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Fixing Bugs

The in-app purchasing feature I was working on during the previous months is now finished, and is available in LC 6.7 DP1. So, in the meantime, before moving to a new project, I had the chance to do some bug-fixing. It was my first exposure to bug-fixing, and I have to admit that it was more interesting than I imagined! To begin with, I started browsing our bug database in the Quality Control Center. The steps for fixing a bug are three:  reproduce – find where it comes from – fix!

 I thought that as a beginner, I should start with something relatively easy, so I tried to sort out some crash-related bugs. I believe these are easier to fix, or at least easier to reproduce and find the exact line of code where the crash occurs. This can be done by trying to run LC in the IDE with the debugger active and see what line of code it stops on. Well, this isn’t necessarily the line that contains the bug, but you know you are close! If you step backwards, you will find where the actual bug occurs. Using this method, I fixed a couple of bugs. Not surprisingly, modifying the same single line of code, fixed three different bugs that at a first glance  seemed unrelated.

The next category of bugs I tried to fix were the “platform-specific ones”. In this kind of bug, the LC functions that were reported to misbehave, usually communicated with particular System functions that were deprecated. The fix to these bugs required more time. I had to search the web for the new up-to-date System functions, and replace the deprecated ones.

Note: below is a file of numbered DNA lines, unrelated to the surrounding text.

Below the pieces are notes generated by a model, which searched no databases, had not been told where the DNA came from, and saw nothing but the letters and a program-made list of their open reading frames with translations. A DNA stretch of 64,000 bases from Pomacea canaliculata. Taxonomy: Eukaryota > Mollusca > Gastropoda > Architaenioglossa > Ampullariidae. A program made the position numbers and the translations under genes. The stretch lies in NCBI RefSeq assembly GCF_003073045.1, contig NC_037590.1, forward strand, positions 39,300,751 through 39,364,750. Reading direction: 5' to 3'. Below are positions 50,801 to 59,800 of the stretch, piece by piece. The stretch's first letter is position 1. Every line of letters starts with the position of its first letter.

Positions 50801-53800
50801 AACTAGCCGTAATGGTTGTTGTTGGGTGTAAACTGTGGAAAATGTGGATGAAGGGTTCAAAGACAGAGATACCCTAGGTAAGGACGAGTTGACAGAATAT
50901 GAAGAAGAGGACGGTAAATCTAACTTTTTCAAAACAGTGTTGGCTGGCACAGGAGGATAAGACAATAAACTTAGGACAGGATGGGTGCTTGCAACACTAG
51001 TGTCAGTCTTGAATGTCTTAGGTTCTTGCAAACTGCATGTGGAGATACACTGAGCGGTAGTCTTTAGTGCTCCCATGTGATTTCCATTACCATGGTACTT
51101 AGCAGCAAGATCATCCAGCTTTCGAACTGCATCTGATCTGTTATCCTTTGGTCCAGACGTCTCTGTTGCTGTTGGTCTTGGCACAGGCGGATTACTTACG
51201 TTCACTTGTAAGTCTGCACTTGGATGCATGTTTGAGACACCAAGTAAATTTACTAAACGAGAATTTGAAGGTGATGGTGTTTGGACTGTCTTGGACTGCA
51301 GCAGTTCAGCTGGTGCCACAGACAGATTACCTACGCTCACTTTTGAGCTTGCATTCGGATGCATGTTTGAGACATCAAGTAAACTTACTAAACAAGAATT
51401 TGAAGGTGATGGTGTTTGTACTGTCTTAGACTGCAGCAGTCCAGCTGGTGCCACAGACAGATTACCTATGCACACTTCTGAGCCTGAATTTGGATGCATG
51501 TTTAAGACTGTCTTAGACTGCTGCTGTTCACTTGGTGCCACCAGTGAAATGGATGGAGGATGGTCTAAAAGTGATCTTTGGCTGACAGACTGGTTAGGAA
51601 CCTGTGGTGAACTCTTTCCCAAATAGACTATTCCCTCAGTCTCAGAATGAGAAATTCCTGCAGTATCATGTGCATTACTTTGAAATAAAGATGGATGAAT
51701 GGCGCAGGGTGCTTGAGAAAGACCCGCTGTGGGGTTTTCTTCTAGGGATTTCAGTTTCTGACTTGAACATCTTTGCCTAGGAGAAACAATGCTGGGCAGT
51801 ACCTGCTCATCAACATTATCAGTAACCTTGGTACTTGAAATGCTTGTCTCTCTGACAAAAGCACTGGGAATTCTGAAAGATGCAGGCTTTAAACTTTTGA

After that, I felt I was ready to face some harder bugs! I tried different categories, android orientation-related bugs, engine architecture-related bugs, engine objects-related bugs and some more. When I could not fix a bug, I tried to post a helpful comment or provide a workaround. In any case, either being successful in resolving these bugs or not, I enjoyed it because it gave me the opportunity to gain a deeper understanding on how the engine works. Moreover, I was impressed with how much attention to detail the LiveCode users that reported some bugs pay! I remember a bug where the user had reported that in a specific version of LC, the “unlock cursor” command delayed by one(!) pixel, meaning that when you unlock, the cursor had to be moved a pixel (at least) for the change to take effect. Impressive!



  1. Gavos

    Panagiotis apparently you ‘ve missed to mention the most widely used bug-fixing method. The act-like-it-didn’t-happen-and-let-others-do-the-digging technique. You may find it hard at the beginning but time permitting you ‘ll get to refine this technique and eventually become the ultimate bug fixer

    Hats off to anyone enjoying the painstaking procedure of bug fixing. I can’t think of no other chore comparable whatsoever.

    1. Daveigh

      There are no words to describe how boaidcous this is.

  2. Dar

    Workarounds are important.

    If the bug fixer notices one and the next release is some time off, then a mention in the bug db is nice.

    This also goes for bug reporters or others who find it as the bug they are about to report. Except for bugs in preview software, I try to include a workaround or an idea for a workaround in my report. And I appreciate it when reporters mention a workaround. Even just a one sentence concept or hint is plenty.